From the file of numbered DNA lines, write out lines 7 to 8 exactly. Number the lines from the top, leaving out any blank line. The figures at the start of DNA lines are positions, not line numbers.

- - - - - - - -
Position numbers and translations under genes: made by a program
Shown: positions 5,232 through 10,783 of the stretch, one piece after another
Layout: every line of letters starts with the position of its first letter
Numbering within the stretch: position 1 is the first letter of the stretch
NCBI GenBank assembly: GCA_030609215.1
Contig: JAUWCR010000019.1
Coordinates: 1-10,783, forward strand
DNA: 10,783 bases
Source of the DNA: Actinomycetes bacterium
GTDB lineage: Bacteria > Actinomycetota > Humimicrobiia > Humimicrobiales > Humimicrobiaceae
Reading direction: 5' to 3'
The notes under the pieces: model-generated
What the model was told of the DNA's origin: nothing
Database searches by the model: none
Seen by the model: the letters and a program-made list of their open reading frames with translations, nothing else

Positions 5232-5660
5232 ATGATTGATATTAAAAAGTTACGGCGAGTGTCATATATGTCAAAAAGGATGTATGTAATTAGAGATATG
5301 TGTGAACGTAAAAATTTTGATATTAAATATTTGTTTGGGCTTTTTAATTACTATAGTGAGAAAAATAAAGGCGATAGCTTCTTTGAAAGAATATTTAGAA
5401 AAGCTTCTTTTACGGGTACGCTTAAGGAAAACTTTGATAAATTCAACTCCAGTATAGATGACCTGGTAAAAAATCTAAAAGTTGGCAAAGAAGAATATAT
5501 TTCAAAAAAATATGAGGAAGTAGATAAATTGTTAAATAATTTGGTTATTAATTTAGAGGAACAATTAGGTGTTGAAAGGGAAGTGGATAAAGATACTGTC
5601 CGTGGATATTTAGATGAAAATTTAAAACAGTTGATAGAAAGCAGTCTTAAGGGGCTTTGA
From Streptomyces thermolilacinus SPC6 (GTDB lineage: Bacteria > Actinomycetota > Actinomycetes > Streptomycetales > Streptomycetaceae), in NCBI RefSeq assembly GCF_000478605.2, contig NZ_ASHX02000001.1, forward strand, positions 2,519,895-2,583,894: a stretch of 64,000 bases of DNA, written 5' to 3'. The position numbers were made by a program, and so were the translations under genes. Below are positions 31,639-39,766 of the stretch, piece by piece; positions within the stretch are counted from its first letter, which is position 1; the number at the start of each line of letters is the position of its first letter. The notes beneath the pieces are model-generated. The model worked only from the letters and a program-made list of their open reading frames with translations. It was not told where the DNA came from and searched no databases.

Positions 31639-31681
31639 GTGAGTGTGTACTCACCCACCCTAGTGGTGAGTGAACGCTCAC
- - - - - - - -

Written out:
Coordinates: 1-10,783, forward strand
DNA: 10,783 bases